With every day that passes, the risk to 10,000 Virgin employees, and Australian travellers and taxpayers rises. The risk of liquidation of Virgin Australia that is, the risk that the Federal Government will have to stump up anyway, whether Virgin is rescued or not, the risk the airline will end up in the clutches of a leveraged buy-out merchant chasing the lucrative “Golden Triangle” licence to operate Melbourne/Sydney/Brisbane routes while axing regionals.
If press reports are correct and Virgin has $100 million left in cash, insolvency is just weeks away, perhaps a month. But the buyers, private equity tyre-kickers all, have time on their side.
All four are investors who deploy other people’s money to swoop on distressed assets, strip out the cash via asset sales, stick debt in its place, take the long-handle to staff and other costs and flip the acquisition to share market investors later.
They – Bain Capital, BGH Capital, Indigo Partners and Cyrus Capital Partners – don’t need this deal; there’s a hundred distressed airlines up for grabs, all over the world, and a million other bargain-basement assets on which to prey. They are there to cherry-pick the best assets and wedge a gullible government for subsidies.
The fate of Virgin therefore rests on a knife edge. If a firm bid does emerge from the present crop of four “non-binding indicative offers”, and if the major creditors agree to take a massive haircut and accept the offer, then the bidders will have their begging bowl out for government money anyway.
In the case of Ansett, whose sad demise in 2001 is superbly instructive, the billionaire bidders Lindsay Fox and Solomon Lew were paraded as the airline’s saviours. The deal was almost done. There were happy snaps in Ansett cockpits before they hit the government up for money, which was refused, and the rest is history. Taxpayers picked up the bill for thousands of Ansett staff. A Qantas monopoly emerged.
In this case, there is a global pandemic, there is no visibility as to when aviation markets will open again, when tourist numbers will ramp up to pre-Covid levels, or business travel replace teleconferencing.
So the potential buyers won’t be offering much, maybe just a few cents in the dollar to secured creditors, the banking syndicate and the bondholders owed $6.8 billion.
If they don’t like it, creditors will move to appoint a receiver, put their own person into the Virgin fray to protect their position, or turn Deloitte into a liquidator and begin the costly wind-up.
By the time Deloitte and the Virgin bankers and bondholders are finished with it, and the milling fee-takers have supped long and hard on the carcass, the Government will pick up the costs, the cost of leaving a monopoly to Qantas.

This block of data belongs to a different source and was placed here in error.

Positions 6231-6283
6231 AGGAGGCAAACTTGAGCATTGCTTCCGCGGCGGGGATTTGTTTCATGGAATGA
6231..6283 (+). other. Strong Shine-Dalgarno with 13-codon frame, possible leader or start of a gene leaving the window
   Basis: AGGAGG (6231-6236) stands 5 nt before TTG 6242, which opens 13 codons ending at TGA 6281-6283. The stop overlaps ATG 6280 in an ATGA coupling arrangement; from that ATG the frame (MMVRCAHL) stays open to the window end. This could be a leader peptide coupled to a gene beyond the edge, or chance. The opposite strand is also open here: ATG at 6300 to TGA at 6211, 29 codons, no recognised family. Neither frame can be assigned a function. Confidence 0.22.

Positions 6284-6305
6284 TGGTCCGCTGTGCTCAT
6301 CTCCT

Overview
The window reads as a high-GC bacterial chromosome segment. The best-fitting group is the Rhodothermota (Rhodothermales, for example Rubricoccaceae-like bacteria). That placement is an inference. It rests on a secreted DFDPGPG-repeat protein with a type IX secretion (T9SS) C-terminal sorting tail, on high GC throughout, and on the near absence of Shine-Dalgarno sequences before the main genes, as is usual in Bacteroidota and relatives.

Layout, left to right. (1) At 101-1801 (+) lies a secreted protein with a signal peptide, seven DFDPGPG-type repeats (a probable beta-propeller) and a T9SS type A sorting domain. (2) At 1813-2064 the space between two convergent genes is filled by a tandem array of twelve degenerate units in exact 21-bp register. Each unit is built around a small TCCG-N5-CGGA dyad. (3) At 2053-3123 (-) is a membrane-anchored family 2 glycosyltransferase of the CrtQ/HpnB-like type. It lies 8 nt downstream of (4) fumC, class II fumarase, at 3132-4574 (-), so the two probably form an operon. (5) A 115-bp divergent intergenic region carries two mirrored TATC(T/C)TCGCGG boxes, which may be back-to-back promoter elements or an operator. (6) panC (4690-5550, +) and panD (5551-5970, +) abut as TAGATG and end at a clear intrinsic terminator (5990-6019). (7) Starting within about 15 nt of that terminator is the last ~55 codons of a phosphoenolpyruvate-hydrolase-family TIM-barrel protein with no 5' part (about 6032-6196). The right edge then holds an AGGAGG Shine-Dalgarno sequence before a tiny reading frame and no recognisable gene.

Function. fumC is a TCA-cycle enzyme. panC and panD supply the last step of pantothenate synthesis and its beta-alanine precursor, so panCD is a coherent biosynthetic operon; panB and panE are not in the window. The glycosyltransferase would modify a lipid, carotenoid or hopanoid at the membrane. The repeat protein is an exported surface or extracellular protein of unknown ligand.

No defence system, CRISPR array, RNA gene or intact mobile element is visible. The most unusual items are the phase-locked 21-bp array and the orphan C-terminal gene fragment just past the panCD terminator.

Time is absolutely of the essence. When we began writing yesterday evening, there was one Virgin aircraft in the sky on the East Coast of Australia, and a handful of Virgin Fokkers doing FIFI jobs in the West. The vast logistics of running an airline cost millions of dollars a week, even when the planes are grounded, the maintenance costs are immense.
So the bankers face a critical time dilemma too. Were it not for the cost of maintaining a grounded fleet they would prefer to wind up the business and slowly sell the assets to maximise prices, as Korda Mentha did with Ansett, reaping more than $100 million in fees over 15 years. So the key negotiation in this process rests with the bidders and the secured creditors. It is about the size of the haircut.
Sir Richard Branson is there foo for his pound of flesh. Do they keep the brand? A rebranding alone and cutting ties with Branson would cost hundreds of millions. Then there is the Queensland Government and its $200 million pitch. We don’t know what they want for their $200 million. It was originally tied to another bid which has lapsed, to the vultures from Brookfield and Macquarie.
There is no reason why they can’t attach to another bidder. They are there to protect jobs in Queensland, and regional routes and could put in some capital and perhaps loan guarantees for a 49% stake.
Yet the cleanest option remains compulsory acquisition under Section 51 of the Constitution where the Federal Government has the airline independently valued, pays a “just price” and buys the assets – the planes and the people that is, not the company.
Buying into a company which owes $7 billion would pit government against hordes of vested interests each with their own agendas and lay open the likelihood of messy and protracted court actions.
It is not too late to pursue this course of action, compulsory acquisition. And although an ideologically odious option for a Government committed – in rhetoric only – to free market outcomes, it would simply be another government intervention. The regional rescue package concocted by Deputy Prime Minister Michael McCormack is already costing taxpayers roughly $1,200 per seat per flight.
Whichever way Virgin goes, sale or liquidation, the Government will pay. The question is how much?